There are few things I love more in life than reading a great book. I LOVE to read. The evidence to support this statement: I’m in three book clubs, I coordinate our school’s book fair and I volunteer in the elementary school library weekly. It’s a sickness, I know.
Christmas is fast approaching and the scramble for the perfect gift is drawing near. I thought I would share some of my top book picks for the children on your list – and maybe for yourself!
Picture books– ages 2-adult (because, really, who doesn’t love a good picture book?)
A Porcupine Named Fluffy by Helen Lester –Fluffy the porcupine tries to be fluffy like his name, but his ideas don’t work out so well. He tries covering himself in shaving cream and eating a whole bag of marshmallows, but nothing makes him fluffy. He feels sad until he befriends a rhinoceros who also has a very silly name. This is a sweet story about friendship and learning to laugh at oneself. The illustrations had my kids giggling out loud.
When Charlie McButton Lost Power by Suzanne Collins – Charlie McButton loves computer games. He loves them so much that when a thunderstorm knocks the power out, Charlie goes into panic mode! What is he going to do without electricity? He just might have to play with his little sister! Oh, the horror! I love this book because it stresses the importance of sibling relationships and of kids using their imaginations. And it’s funny and sentimental at the same time.
Charlie the Ranch Dog by Ree Drummond – Another book with a Charlie as the main character, except this time he’s a lazy basset hound! Charlie tells you about what life is like for a dog living on a ranch. He thinks he is a big help, but really…he just sleeps a lot. When I read this book out loud, I can’t help but read it in a low southern drawl. This book is great for dog lovers, people who like to read with a southern drawl, or people who like to eat (there’s a recipe for Charlie’s favorite lasagna in the back of the book. It’s good lasagna. Just saying.)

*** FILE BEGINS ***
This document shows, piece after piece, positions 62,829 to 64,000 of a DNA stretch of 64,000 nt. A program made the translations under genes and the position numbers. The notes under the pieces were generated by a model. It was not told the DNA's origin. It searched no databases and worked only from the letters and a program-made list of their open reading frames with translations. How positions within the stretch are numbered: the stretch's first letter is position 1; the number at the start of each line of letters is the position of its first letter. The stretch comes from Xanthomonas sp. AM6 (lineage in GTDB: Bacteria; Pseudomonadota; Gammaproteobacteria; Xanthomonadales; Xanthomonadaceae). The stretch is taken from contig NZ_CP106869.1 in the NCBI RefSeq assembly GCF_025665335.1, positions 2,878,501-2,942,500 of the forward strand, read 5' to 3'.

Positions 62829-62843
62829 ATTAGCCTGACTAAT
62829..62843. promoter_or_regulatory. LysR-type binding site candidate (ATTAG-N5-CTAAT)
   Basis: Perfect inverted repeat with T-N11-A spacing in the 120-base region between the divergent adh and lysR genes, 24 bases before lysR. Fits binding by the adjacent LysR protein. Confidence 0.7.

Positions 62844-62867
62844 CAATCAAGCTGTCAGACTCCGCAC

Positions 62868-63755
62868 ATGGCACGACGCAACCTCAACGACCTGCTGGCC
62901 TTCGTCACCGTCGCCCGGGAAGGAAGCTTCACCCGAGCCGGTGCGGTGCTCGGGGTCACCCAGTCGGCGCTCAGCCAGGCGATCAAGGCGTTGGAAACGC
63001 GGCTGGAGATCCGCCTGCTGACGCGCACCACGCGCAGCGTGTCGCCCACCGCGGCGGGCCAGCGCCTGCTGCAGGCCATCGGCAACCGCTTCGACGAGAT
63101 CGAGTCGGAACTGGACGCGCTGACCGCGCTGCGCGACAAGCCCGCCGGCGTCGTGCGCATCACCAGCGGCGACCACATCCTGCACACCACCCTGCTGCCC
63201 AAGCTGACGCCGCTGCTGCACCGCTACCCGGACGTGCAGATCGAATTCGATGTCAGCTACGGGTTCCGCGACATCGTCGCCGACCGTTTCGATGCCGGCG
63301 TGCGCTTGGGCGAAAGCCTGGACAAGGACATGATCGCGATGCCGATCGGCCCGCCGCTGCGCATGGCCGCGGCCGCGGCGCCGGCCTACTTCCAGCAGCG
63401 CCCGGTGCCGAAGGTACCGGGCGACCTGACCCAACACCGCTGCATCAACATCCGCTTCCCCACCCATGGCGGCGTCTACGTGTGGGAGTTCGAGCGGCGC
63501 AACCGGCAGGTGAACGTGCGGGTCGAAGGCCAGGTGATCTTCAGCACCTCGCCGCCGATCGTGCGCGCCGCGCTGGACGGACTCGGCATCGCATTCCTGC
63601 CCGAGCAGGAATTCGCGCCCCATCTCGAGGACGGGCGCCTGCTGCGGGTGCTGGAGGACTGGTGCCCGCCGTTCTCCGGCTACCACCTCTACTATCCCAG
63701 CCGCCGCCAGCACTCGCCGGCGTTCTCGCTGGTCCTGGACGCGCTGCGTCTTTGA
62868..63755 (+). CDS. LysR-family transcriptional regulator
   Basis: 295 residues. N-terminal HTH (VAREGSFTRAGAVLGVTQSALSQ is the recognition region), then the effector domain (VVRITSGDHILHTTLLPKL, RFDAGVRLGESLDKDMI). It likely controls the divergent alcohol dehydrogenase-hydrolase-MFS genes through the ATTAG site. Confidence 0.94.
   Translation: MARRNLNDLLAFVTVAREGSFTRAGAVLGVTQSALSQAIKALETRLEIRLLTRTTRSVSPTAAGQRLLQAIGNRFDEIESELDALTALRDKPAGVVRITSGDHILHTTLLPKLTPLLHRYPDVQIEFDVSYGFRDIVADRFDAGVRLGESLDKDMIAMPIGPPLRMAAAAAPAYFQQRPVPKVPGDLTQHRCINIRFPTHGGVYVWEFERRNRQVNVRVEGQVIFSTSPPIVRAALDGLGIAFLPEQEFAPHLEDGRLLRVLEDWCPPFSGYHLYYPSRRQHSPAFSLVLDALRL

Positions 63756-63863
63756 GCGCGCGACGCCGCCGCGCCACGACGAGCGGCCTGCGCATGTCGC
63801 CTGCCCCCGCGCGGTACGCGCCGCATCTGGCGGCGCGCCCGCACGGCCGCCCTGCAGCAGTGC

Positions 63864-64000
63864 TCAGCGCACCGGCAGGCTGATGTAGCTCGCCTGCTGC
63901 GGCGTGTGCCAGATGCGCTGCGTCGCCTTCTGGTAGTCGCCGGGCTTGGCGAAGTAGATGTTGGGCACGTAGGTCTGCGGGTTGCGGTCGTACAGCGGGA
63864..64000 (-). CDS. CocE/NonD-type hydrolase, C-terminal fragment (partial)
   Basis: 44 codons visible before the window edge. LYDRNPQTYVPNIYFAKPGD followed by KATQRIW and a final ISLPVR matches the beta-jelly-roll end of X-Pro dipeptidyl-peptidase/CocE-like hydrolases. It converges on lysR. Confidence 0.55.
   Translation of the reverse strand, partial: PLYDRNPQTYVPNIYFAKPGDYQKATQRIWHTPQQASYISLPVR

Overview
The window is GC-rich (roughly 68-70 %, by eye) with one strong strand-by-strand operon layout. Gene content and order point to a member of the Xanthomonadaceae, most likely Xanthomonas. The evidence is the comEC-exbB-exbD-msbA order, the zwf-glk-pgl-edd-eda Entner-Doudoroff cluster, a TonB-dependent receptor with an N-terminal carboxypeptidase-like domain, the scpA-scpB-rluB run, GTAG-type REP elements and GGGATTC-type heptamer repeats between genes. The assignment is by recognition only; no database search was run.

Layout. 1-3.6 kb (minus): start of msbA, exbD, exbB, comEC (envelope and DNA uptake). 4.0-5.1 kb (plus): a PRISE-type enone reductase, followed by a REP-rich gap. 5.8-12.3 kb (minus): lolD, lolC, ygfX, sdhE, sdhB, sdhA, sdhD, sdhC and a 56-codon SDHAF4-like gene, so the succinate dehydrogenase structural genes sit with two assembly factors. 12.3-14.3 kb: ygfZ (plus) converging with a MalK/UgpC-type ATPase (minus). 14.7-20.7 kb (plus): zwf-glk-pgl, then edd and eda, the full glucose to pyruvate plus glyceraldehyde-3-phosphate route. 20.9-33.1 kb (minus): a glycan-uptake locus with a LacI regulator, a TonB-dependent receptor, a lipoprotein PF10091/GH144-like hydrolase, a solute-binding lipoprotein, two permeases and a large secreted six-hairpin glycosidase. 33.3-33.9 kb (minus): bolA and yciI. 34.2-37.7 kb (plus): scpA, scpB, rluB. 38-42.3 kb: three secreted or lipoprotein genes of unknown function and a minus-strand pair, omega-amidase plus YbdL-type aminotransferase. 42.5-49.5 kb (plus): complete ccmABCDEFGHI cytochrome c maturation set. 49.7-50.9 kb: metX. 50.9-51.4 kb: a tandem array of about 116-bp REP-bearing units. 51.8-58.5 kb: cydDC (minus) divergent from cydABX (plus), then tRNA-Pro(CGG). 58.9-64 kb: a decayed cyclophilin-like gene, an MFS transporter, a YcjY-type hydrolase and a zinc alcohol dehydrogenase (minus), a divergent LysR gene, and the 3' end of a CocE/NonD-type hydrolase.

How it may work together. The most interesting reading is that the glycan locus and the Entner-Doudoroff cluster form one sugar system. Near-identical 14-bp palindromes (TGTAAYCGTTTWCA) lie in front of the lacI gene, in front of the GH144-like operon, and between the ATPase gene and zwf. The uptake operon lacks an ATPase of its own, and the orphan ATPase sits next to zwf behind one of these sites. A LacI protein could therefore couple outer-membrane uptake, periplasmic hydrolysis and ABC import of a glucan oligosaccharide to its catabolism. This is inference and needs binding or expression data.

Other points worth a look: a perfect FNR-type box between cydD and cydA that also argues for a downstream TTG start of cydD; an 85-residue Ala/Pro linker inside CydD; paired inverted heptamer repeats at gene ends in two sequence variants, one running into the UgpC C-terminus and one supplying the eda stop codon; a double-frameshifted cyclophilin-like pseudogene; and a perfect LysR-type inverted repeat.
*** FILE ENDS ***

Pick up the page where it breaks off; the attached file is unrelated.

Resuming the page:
Edward Fudwupper Fibbed Big by Berkeley Breathed –Edward is a liar. One day he breaks his mother’s glass pig while playing baseball in the house and begins telling “fibs” so he doesn’t get in trouble. His lies continue to snowball until eventually the military is called in and a giant alien gets involved. This book is great fun to read aloud. There are plenty of tongue-twisters that your kids will love listening to you flub up. Try saying “all from an Edward Fudwupper fat whopper” three times fast! Berkeley Breathed is the creator of the comic strip Bloom County (remember that one?), so the illustrations in this book are hilarious and extremely well done. And of course, kids learn the importance of not telling lies, and a bonus lesson on being kind to your brother or sister. Who doesn’t love that?
It’s Not Easy Being a Bunny by Marilyn Sadler – I can’t tell you how many times I have read this book. My kids asked me to read it over and over – the mark of a great book, I say! I have it memorized. This is the story of P.J. Funnybunny, who doesn’t want to be a bunny anymore. He decides to leave home to visit other animals and to live and act like they do. He soon realizes that he misses his family and he really LIKES being a bunny. He doesn’t want to be “a bear or a bird or a pig or a beaver or a moose or a possum or a skunk. What he really wants to be is a bunny!” From memory. You’re impressed, I can tell.